Intermittent fasting (IF) was the shiny new kid on the block of the last couple of years.
It offered a novel way of limiting eating instead of the usual fad diets that quickly gain popularity only to fade into obscurity.
People in their droves bought the best-selling fasting diet books and tried the most popular 5:2 IF plan of fasting for two days out of seven or alternate days.
Other lengths of intermittent fasting such as skipping breakfast or skipping both breakfast and then lunch are known as 19:5 - signifying nineteen hours of fasting followed by a window of 5hrs to eat one daily meal. Nineteen hours can seem interminably long when your hungry and certainly puts the body under a great deal of pressure.
Sustained feelings of hunger cause the production of the stress hormone cortisol, a by-product of adrenalin as the body tries to cope with the uncomfortable feelings of self-imposed starvation.
The consensus was even though it could feel challenging to go for extended periods without food it was easier for some people than having to be conscious about the calorie content of every meal.
Fasting’s bubble was burst however by scientists at the recent European Society of Endocrinology’s annual meeting which reported fasting could have damaging side effects.
The research into IF was carried out by a team at Sao Paulo in Brazil. Ana Bonassa who lead the research said: “This is the first study to show that, despite weight loss, intermittent fasting diets may damage the pancreas and affect insulin function in healthy individuals which could lead to diabetes and severe health issues.
Previous research has also shown that short-term fasting can produce free radicals that can cause damage to the body’s cells and possibly increase the risk of cancer.
The team of researchers followed the effects of fasting every other day on normal adult rats over a three month period. It came as no surprise that the rats did lose weight but the amounts of fat tissue in their abdomen increased. Cells in their pancreas that release insulin it was reported was also damaged.
The conclusions from the study suggest further investigation using adult humans is needed to fully explore how people may be affected, particularly those who are pre-diabetic or diagnosed as diabetic.
If you do consider fasting as an aid to weight loss, it can be useful. However, it is advisable not to exceed 48 hrs.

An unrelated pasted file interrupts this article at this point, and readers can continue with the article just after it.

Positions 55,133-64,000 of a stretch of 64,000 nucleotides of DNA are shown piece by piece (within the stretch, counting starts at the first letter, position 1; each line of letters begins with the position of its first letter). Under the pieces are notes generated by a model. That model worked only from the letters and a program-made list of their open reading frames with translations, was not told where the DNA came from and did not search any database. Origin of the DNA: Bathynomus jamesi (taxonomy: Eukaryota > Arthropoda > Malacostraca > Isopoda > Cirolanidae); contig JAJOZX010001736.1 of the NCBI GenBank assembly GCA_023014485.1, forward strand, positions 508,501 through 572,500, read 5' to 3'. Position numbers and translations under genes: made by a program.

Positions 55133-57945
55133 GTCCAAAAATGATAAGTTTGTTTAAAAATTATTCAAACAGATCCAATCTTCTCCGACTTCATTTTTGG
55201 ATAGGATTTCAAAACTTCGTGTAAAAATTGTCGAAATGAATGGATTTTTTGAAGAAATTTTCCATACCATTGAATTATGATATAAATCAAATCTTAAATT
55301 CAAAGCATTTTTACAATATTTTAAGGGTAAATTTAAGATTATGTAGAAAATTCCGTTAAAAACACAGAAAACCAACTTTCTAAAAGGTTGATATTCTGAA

It does mean that for that period of fasting your body wilt be denied many essential nutrients during your fast, and this might potentially cause physiological damage if you are trying to recover from an injury or illness. Remember that people observing religious fasting are allowed to be exempt from the arduous nature of fasting. In the case of women who are pregnant or for anyone who is infirm or living with a chronic disease such as diabetes when fasting could have serious health implications.
The jury is out for fasting on whether the effects on the metabolism are favourable or adverse effects on weight loss in the long term.
If you are on any course of medication, have heart problems, are pregnant or breastfeeding then you should not consider fasting until you back to full health.
If you have tried every diet from Atkins to the Zone and the Mediterranean and are an expert in knowing the calorie count of every foodstuff your challenge might be something else and not just food.
Emotional eaters struggle with yo-yo dieting that is not just about food and never about a lack of willpower. Maybe you have other reasons for your eating patterns.
If you’re ready to explore what they may be and to transform your relationship with food you can book an obligation free call with me via this page.
Sally Baker is Senior Therapist, published Author and Speaker in private practice in London for face to face sessions and the world over via the internet.
With almost twenty years of professional experience, she employs cutting-edge therapeutic approaches to help one person at a time to transform their lives.
She has extensive experience working with people to alleviate their anxiety, depression, anger issues, eating disorders as well as conflicts within relationships and the family.
To find out more about Sally Baker, her books and her work visit her website, www.workingonthebody.com